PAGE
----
The Pertronix Ignitor has been around for a long time; so long in fact, that Pertronix now has the Ignitor II, an updated version of the classic inductive ignition system, and the Ignitor III that includes a rev-limiter built in. With a 30-month guarantee, you can’t go wrong. Installing an Ignitor is pretty simple, it is no different than swapping out the points and condenser.  Two wires hang out, they go to the coil. There are a couple more steps in there, but you’ll get the point(s).

The first step is to mark the rotor to the distributor AND the block. This swap can be done with the distributor in the block, but its is not that hard to pull it, just make sure you mark its placement for an easy reinstall.

The first step is to mark the rotor to the distributor AND the block. This swap can be done with the distributor in the block, but its is not that hard to pull it, just make sure you mark its placement for an easy reinstall.

 

We started with a classic Buick, a 1964 Skylark convertible to be exact, with a 225 Odd-Fire V6. The firing order (1-6-5-4-3-2) makes the engine shake and gives the exhaust a little rumble, like it has a bigger cam, but it is only good for about 175 horsepower in stock form. What makes this engine difficult to deal with is the odd-fire ignition system. Sure you could try to modify a GM HEI 6-cylinder distributor to run on the odd-fire, but HEI has its own issues. The Pertronix is just the ticket to drop those pesky points and it keeps the stock look, which is great.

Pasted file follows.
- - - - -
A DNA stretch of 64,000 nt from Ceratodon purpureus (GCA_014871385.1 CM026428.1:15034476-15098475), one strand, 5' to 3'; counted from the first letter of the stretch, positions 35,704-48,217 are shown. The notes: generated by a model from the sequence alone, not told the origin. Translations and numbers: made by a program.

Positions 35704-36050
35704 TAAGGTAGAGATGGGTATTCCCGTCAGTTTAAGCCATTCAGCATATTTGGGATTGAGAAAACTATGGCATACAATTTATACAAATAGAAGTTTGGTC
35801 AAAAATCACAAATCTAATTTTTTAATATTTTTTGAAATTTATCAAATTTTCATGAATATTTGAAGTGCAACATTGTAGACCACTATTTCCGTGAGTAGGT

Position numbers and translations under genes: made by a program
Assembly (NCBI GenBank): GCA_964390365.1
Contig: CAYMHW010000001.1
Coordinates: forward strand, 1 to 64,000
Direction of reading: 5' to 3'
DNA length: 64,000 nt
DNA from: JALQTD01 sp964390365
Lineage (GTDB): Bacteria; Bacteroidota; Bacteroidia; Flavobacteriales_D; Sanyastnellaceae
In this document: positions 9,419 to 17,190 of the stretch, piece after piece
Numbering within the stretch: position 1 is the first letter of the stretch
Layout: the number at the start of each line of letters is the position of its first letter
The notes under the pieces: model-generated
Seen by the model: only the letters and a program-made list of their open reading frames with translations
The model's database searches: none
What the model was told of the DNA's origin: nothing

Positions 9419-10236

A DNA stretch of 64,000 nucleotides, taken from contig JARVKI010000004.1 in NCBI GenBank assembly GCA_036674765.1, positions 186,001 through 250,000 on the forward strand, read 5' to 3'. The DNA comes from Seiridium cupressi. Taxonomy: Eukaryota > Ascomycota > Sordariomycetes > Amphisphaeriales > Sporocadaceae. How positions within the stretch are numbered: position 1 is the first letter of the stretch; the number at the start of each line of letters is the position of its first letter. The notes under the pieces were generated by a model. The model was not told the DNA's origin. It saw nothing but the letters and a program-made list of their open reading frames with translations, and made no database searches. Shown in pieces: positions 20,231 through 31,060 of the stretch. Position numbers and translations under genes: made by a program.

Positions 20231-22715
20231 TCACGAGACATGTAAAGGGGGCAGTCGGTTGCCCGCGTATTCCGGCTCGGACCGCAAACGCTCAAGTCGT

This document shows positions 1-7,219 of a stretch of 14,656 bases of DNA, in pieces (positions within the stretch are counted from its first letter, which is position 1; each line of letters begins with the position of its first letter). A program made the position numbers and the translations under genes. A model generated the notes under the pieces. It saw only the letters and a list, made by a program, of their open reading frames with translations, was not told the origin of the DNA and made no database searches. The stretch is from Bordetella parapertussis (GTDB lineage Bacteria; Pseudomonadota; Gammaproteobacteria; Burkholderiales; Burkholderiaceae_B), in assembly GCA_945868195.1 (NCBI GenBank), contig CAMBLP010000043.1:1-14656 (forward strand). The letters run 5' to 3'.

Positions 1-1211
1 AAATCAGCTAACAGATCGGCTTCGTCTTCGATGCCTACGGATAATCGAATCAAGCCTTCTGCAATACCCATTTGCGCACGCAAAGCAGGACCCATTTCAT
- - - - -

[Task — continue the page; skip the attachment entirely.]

With the distributor out, the condenser\points plate gets removed. Keep the screws.

With the distributor out, the condenser\points plate gets removed. Keep the screws.

 

The condenser and points assembly looks like this. Keep them in the Ignitor box, you never know when they might come in handy (if they are any good).

The condenser and points assembly looks like this. Keep them in the Ignitor box, you never know when they might come in handy (if they are any good).

 

The inductor ring slides over the weights.

The inductor ring slides over the weights.

 

The stud with the notch positions the ring on the odd-fire distributor. This MUST go in the square hole for the rotor.

The stud with the notch positions the ring on the odd-fire distributor. This MUST go in the square hole for the rotor.

 

The Pertronix Ignitor pickup component mounts in place of the points and condenser. The space between the pick up and the ring must be gapped correctly, but this spec is determined by your application.

The Pertronix Ignitor pickup component mounts in place of the points and condenser. The space between the pick up and the ring must be gapped correctly, but this spec is determined by your application.

 

The Buick was running too close, so we had to take a little play out of the distributor. The roll-pin was not easy to get out.

The Buick was running too close, so we had to take a little play out of the distributor. The roll-pin was not easy to get out.

 

The kit comes with these spacers. We used one. The gear was reinstalled.

The kit comes with these spacers. We used one. The gear was reinstalled.